Titles were not required until the 90s, so if the UTV/ATV you are looking at is older, it may not have a title. In this case, a bill of sale is all you need.

What to Look For When Buying UTV

Red flags to look for:

  • Meeting locations
  • VIN spoofing
  • Matching information on the title
  • Price is far below market value

There are a lot of shady people out there who want to rip off as many people as they can. Your loss is their gain. That’s the sad reality we live in now, and you can’t trust anyone. These people will go to great lengths to deceive and manipulate you to get what they want. 

One example is meeting locations: When you are going to meet up to look at a vehicle, if they pick a public place “because they feel safer,” it’s most likely because they don’t want you to know where they live and there could be something wrong with the vehicle or title that they are hoping you’ll miss until you get the vehicle home and they get the money.

Another tough-to-spot trick is switching the VIN plates. If the VIN plate looks too new or it has any tool marks on it, something is not correct. Some people will even scratch the VIN completely off if it’s stolen.

Check the Title for details about the vehicle. The VIN number on the title should match the number on the VIN plate to a T. If the VIN matches, you are probably ok, but just to make sure, you can look at their insurance card too. 

If the price seems too good to be true, it probably is. Ask the person selling, “Why are you selling it? What’s wrong with it? Maybe it’s stolen, and they want to get rid of it quickly.

Do I Need a Bill of Sale?

When purchasing motor vehicles, a legally recognized transfer of ownership must occur. The bill is a contract between the seller and the buyer. This contract is what the state recognizes before transferring a title and registration to a new owner.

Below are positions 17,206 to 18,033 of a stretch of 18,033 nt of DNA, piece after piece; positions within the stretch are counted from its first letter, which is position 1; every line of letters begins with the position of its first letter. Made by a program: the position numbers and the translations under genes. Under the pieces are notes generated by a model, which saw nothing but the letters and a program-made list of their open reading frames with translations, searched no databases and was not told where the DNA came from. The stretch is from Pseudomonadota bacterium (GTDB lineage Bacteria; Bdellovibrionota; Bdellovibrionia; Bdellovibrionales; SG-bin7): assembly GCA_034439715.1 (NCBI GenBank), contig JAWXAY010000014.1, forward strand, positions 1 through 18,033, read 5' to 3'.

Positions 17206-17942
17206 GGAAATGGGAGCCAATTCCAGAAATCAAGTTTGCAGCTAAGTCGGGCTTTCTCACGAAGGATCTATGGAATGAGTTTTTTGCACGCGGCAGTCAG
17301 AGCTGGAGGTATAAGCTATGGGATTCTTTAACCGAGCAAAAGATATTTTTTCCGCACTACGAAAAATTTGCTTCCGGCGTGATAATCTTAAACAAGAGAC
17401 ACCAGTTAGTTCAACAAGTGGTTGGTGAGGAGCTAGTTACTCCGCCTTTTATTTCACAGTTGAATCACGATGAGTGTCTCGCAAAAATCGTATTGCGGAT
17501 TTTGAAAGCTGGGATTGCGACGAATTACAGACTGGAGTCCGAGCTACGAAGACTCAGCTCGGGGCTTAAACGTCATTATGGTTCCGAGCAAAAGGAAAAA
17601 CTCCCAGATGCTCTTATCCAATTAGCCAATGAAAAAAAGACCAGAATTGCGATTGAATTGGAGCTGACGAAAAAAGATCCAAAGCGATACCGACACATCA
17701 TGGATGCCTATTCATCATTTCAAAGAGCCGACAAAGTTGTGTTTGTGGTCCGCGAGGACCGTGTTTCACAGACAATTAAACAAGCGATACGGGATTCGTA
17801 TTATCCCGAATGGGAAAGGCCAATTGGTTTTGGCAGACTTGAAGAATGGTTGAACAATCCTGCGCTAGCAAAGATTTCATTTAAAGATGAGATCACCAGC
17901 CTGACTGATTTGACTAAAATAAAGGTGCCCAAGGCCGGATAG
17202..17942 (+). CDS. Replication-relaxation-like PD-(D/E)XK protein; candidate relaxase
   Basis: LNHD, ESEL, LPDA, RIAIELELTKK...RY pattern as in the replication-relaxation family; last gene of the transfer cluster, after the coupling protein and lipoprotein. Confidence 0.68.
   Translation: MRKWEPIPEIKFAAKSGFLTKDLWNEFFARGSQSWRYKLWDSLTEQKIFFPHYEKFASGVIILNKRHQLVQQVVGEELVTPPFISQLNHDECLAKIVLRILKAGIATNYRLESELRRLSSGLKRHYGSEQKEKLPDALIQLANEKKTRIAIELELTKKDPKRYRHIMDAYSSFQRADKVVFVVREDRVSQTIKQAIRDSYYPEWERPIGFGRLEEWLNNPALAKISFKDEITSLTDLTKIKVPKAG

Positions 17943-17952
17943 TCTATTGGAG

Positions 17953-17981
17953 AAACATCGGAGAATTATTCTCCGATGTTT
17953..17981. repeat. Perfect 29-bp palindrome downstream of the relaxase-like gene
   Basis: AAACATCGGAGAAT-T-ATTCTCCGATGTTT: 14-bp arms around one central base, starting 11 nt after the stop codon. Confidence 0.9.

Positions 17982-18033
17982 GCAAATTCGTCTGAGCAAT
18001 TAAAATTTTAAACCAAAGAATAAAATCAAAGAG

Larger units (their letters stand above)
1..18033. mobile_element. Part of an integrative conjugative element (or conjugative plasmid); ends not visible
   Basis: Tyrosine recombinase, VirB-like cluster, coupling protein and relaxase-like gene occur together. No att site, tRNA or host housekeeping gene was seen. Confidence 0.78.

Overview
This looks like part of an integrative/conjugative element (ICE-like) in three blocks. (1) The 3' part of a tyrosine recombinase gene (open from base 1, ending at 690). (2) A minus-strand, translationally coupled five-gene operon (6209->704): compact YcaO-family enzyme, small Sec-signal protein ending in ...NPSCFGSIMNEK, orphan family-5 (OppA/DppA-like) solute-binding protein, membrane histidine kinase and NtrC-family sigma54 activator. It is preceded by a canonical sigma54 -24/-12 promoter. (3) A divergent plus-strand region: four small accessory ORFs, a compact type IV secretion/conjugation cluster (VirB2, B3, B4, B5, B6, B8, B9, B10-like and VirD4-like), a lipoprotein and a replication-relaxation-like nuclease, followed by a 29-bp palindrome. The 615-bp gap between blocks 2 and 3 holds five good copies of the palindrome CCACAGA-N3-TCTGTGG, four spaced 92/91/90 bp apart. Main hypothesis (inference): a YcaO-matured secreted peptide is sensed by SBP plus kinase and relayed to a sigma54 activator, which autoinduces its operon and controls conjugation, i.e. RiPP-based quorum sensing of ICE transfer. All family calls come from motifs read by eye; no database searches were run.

It protects the buyer from the seller reporting the vehicle stolen after the transaction. Once you have a signed bill of sale and a signed and notarized title, that vehicle is yours on paper, and the courts tend to recognize paper over he said, she said. 

The bill also protects the seller from being sued. If someone is injured or property is damaged by the vehicle, they can come after the owner of the vehicle. 


I have MCO, not a title. What to do?

If you have a Manufacturer’s Certificate of Origin, the DMV can get you a title with the MCO, proof of insurance, and the Bill.

Where is the VIN located on an ATV or UTV?

The VIN will be stamped on the frame somewhere for an ATV, usually on the front by the left front tire. You can check your Owner’s manual. For a UTV, the VIN is Usually found on the passenger side frame in front of the rear tires.

Does Polaris RZR have titles?

Yes, all modern UTVs have titles

Can I drive side by side on public roads?

About half of the United States allow UTVs on public roads if you have headlights, taillights, turn signals, windshields, rearview mirrors, and vehicle registration plates. Check your state laws.


Buying a side-by-side ATV is no different than buying a car. They require the same legal paperwork and insurance.

You have to make sure and inspect them just like you would a new or used motorcycle or truck as well.

I know that having the extra paperwork for what is a toy may not seem fun, but it will protect you in a legal sense, and that’s worth the hassle, right?